Why vintage design books are now so radical—and radically expensive
In February 1972, the design director at MIT Press thought she had a fabulous idea. The publisher’s forthcoming book was about Las Vegas, and she would make the cover an “homage to Vegas Glitz.” Bubble wrap would echo the shape of the Strip’s bulb lights, fluorescent dots printed beneath would shine through the plastic. “I thought: boy, this is wonderful material. I’m not gonna let them screw it,” she later told an interviewer. “Well, they hated it! I loved it.”
The authors of the book responded by letter: “The cover as designed is absolutely unacceptable: leaving out questions of good or bad design, it is inappropriate. It is against the philosophy of the book; it is a duck—‘heroic and original’—almost fruity in its appearance.”
“For so long, high-end taste has been in this really stripped-down place, but lately there’s been a bubbling up of interest in more exuberant postmodern looks.”
Me, in this WSJ story on 1980s plastics.
The sprinkles got to me first: After Boomerangs on banana swings, the second-most-popular ’gram from the Museum of Ice Cream seemed to be kid-buried-in-the-sprinkle-pit. When the museum premiered in New York in 2016, all the sprinkle pictures confused me, because who would want to eat something in which people had wallowed? The sprinkles aren’t edible, of course—they are plastic. (Duh.)
A recent profile of co-founder and creative director Maryellis Bunn helped me see what should have been obvious all along: The Museum of Ice Cream is not a museum, but a playground, albeit one with a seriously twisted idea of fun. The sprinkle pool is not Willy Wonka’s world of candy, but a giant sandbox.
All the pretty colors led me to dismiss it as just another millennial photo op, falling for what pioneering play theorist Brian Sutton-Smith called the “triviality barrier.” Children’s play in particular—and play, irrationality, and aesthetics in general—are so out of step with our work-oriented civilization that, he wrote in 1970, they have been seen as beneath the dignity of study. I was guilty of making the same mistake, but in fact, a little play theory helps us see the MOIC and its ilk, like Color Factory, for what they really are: working for the weekend.
I would never have noticed if the world-famous architect had not raised her arm to point. On her upper half she wore a white blouse, black jacket, angular glasses. Below, a seemingly unremarkable pair of black trousers. But as she lifted her arm to trace a curve in the air I noticed the stitched insignia just below the pocket on her pants: a puma in white thread.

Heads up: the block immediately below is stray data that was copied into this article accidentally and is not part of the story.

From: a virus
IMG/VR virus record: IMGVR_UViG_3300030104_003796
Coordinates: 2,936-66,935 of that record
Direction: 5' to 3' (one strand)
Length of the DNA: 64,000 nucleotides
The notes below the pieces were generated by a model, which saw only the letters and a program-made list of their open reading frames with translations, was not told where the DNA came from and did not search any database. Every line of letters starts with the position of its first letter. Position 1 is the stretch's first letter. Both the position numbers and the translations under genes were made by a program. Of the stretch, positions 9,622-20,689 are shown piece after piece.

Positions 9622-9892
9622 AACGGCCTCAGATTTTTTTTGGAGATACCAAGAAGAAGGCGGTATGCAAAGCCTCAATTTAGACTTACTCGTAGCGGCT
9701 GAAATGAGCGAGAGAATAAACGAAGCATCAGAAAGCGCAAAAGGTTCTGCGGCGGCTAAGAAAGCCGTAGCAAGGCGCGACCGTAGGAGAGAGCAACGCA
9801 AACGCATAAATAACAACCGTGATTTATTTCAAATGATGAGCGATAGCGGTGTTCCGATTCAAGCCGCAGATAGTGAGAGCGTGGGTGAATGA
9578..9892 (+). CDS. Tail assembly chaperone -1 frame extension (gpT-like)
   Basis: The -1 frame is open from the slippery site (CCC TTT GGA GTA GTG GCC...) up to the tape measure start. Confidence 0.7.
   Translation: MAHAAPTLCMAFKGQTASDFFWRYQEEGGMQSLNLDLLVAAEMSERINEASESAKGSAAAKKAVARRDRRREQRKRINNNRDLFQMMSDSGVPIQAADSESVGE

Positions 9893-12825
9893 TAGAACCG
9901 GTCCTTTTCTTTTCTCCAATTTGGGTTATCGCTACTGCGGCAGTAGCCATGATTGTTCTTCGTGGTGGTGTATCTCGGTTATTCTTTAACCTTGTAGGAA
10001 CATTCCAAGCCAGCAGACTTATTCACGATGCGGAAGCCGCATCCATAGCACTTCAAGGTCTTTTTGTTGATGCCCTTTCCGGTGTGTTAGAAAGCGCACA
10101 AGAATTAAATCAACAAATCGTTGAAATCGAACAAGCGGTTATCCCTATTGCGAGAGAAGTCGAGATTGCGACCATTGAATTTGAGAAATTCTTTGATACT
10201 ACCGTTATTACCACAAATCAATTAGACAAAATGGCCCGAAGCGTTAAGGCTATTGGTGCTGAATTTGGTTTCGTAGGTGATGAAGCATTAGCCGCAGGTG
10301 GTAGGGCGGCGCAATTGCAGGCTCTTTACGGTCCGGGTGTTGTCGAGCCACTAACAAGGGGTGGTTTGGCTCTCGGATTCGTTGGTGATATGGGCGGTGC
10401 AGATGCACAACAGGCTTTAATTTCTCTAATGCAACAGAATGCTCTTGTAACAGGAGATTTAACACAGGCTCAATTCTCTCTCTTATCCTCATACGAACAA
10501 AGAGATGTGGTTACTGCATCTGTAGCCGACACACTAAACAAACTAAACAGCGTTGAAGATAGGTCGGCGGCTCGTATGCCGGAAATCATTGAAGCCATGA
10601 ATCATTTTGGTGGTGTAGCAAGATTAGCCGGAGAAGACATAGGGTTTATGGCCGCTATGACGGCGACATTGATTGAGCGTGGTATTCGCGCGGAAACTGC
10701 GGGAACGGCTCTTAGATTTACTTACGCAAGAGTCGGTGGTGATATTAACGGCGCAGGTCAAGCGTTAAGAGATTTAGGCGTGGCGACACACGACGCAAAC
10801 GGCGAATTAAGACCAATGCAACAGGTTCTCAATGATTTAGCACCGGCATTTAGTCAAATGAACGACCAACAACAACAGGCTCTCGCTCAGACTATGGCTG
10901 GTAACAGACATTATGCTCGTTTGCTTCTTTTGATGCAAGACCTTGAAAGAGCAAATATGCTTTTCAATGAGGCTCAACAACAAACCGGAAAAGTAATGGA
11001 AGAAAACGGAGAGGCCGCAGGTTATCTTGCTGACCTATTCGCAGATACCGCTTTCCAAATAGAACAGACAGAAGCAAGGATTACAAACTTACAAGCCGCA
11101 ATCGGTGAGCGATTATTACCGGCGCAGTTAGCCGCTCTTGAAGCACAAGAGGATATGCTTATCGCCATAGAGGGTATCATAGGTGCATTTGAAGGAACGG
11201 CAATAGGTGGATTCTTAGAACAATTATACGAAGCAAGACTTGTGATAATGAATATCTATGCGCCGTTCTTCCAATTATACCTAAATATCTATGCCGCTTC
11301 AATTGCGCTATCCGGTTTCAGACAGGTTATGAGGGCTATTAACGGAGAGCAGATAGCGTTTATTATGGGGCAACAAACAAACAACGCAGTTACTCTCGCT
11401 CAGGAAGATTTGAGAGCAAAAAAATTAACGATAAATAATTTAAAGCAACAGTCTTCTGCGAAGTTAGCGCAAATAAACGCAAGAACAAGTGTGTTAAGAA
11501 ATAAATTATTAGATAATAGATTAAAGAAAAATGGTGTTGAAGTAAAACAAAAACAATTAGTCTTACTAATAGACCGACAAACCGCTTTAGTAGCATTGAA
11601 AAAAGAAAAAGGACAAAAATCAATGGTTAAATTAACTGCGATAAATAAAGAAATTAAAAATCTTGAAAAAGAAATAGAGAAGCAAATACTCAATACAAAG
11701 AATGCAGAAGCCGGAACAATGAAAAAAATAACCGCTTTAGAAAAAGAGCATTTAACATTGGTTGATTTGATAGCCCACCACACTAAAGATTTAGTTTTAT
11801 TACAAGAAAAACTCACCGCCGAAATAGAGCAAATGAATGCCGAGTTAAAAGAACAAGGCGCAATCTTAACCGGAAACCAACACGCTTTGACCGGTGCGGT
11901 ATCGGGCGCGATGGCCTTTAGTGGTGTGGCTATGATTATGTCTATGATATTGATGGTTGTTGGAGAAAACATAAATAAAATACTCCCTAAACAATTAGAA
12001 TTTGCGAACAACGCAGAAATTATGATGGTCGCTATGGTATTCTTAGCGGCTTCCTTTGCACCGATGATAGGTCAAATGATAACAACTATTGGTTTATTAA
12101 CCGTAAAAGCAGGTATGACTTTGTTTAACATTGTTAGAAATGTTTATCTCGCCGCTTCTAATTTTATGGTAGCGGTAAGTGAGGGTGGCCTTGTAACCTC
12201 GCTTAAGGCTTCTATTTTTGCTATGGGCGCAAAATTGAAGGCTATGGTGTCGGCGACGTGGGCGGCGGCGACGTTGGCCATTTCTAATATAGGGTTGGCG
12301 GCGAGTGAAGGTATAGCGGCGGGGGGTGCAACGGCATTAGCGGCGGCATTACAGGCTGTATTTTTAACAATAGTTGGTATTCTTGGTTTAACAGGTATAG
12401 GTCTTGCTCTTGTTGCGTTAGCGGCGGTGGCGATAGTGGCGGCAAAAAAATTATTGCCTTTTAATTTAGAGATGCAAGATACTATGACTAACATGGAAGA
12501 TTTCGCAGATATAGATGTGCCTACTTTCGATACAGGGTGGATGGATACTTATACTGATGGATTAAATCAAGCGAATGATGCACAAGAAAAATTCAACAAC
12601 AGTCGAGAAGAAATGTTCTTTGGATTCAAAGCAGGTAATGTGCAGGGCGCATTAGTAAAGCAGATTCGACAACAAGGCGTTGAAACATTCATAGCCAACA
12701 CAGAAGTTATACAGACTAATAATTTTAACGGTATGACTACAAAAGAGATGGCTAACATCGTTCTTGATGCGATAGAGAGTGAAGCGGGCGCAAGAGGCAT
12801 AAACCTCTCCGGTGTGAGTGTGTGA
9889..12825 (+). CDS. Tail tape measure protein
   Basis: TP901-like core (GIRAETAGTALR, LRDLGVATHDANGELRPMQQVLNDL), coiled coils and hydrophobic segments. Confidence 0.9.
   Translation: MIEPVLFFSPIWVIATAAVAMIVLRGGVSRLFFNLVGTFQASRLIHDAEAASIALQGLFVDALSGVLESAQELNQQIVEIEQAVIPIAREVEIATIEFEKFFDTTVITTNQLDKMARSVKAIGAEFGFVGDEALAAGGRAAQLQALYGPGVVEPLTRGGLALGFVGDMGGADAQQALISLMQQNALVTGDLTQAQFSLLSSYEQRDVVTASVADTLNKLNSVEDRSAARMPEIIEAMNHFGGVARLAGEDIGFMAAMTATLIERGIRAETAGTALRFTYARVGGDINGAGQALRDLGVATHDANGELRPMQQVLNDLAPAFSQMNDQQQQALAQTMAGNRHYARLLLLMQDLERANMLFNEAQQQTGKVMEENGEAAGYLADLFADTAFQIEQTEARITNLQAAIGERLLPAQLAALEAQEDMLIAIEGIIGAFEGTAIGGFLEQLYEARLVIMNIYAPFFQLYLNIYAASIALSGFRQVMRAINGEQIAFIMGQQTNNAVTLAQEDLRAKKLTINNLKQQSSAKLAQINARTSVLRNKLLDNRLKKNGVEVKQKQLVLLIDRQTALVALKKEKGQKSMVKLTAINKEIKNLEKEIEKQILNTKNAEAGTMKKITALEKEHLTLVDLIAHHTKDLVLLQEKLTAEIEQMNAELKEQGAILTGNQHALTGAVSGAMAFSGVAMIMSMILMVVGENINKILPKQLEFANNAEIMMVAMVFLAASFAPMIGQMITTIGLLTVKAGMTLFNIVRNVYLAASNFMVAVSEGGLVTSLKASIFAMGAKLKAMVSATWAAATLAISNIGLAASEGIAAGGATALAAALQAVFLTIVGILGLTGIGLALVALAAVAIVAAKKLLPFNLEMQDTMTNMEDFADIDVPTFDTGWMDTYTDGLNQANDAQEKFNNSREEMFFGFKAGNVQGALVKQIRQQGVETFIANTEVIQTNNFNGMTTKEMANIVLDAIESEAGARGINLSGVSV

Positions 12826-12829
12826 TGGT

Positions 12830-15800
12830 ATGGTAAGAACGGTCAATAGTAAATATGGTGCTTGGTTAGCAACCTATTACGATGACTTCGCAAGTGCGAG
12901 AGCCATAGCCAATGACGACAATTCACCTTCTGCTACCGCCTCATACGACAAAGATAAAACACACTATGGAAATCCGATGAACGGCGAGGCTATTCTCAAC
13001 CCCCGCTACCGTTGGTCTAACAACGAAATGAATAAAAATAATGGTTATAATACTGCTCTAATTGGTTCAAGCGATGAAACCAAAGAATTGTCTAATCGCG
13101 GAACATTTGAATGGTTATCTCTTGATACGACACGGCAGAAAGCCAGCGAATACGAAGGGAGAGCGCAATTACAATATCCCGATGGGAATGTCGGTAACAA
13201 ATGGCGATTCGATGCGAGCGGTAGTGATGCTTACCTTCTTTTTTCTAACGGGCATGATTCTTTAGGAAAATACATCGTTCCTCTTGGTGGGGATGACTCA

Was she wearing track pants?
As I scribbled notes about the building I took a closer look: matte finish, slightly tapered legs, ankle zips casually unzipped. Yes, they were track pants, worn not to work out at the gym or hunker down at home but on a day when she would be in front of an audience, traipsing up and down showing off her firm’s latest building.
That night, as I typed up my assessment of her tower (I found it to be a bit much), I simultaneously opened a tab and searched “puma track pants,” clicking through pages of seemingly identical offerings looking for the platonic version — her version. Too loose, they looked messy. Striped sides, too sporty. Too tight, they would resemble the dreaded yoga pants. I clicked and clicked but I couldn’t find them.
When the Unites States Congress set aside federal construction funds in 1965 for a new, underground transportation system for Washington D.C., President Lyndon B. Johnson decreed it “should be designed to set an example for the Nation, and to take its place among the most attractive in the world.”
“While we seek to resolve problems of moving people and goods within the congested National Capital area, our concerns must not be confined to the utilitarian requirements of transportation alone,” Johnson wrote to Walter J. McCarter, administrator of the National Capital Transportation Agency (NCTA, the forerunner of the Washington Metro Area Transit Authority (WMATA) on February 22, 1966.
At a time when public opinion of East Coast subways has reached a low, it is worth revisiting this high: a subway grand tour, CFA minutes with design advice from architect Gordon Bunshaft and art critic Aline Saarinen, rejected graphic designs that are the opposite of Unimark’s low-key Helvetica.
The American Museum of Natural History announced this week the closing of its Hall of Gems on October 26. Designed by architect William F. Pederson in high 1970s style, these galleries are as close as you can get to lounging in a conversation pit in public in New York City. I am sad to see them go.
One of my first parenting memories of New York is being at the Museum of Natural History with my toddling son, and happening upon the soft darkness of the (as it’s officially named) Harry Frank Guggenheim Hall of Minerals and Morgan Memorial Gem Hall. Finally, a place to rest! With no hard corners and no other exits, I could park the stroller and let him wander on feet or knees at his will. Maybe he’d learn something from his explorations, maybe not. When you go to a museum with a 2-year-old, it’s as much for change of location as it is to foster a future scientist. He’d learn something from the geode just as he learned from the sandbox.
On repeat visits I figured out that this surrender to the visual and tactile was Pederson’s point: more engaging than the old-fashioned taxonomic case, less technological than today’s touchscreens, that era of exhibition design leaned in to the body as a teaching tool.